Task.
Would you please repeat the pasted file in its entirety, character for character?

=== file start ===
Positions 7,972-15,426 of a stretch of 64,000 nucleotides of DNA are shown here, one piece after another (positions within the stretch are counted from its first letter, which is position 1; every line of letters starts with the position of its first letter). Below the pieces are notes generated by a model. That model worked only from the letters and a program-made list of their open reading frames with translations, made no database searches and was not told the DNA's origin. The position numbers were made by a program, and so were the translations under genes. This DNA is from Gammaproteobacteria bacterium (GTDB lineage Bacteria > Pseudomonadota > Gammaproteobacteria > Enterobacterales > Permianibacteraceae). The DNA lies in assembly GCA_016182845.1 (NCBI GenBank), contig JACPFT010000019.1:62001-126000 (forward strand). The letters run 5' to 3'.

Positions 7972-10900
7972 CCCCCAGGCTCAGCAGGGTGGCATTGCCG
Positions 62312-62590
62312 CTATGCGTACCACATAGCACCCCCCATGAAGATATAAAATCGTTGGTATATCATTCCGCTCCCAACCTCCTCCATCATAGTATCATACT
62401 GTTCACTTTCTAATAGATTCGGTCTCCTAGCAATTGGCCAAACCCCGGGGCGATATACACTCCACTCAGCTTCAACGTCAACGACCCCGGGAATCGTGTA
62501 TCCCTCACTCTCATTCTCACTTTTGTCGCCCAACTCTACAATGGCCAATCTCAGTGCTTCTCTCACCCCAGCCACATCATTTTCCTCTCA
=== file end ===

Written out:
Positions 7,972-15,426 of a stretch of 64,000 nucleotides of DNA are shown here, one piece after another (positions within the stretch are counted from its first letter, which is position 1; every line of letters starts with the position of its first letter). Below the pieces are notes generated by a model. That model worked only from the letters and a program-made list of their open reading frames with translations, made no database searches and was not told the DNA's origin. The position numbers were made by a program, and so were the translations under genes. This DNA is from Gammaproteobacteria bacterium (GTDB lineage Bacteria > Pseudomonadota > Gammaproteobacteria > Enterobacterales > Permianibacteraceae). The DNA lies in assembly GCA_016182845.1 (NCBI GenBank), contig JACPFT010000019.1:62001-126000 (forward strand). The letters run 5' to 3'.

Positions 7972-10900
7972 CCCCCAGGCTCAGCAGGGTGGCATTGCCG
Positions 62312-62590
62312 CTATGCGTACCACATAGCACCCCCCATGAAGATATAAAATCGTTGGTATATCATTCCGCTCCCAACCTCCTCCATCATAGTATCATACT
62401 GTTCACTTTCTAATAGATTCGGTCTCCTAGCAATTGGCCAAACCCCGGGGCGATATACACTCCACTCAGCTTCAACGTCAACGACCCCGGGAATCGTGTA
62501 TCCCTCACTCTCATTCTCACTTTTGTCGCCCAACTCTACAATGGCCAATCTCAGTGCTTCTCTCACCCCAGCCACATCATTTTCCTCTCA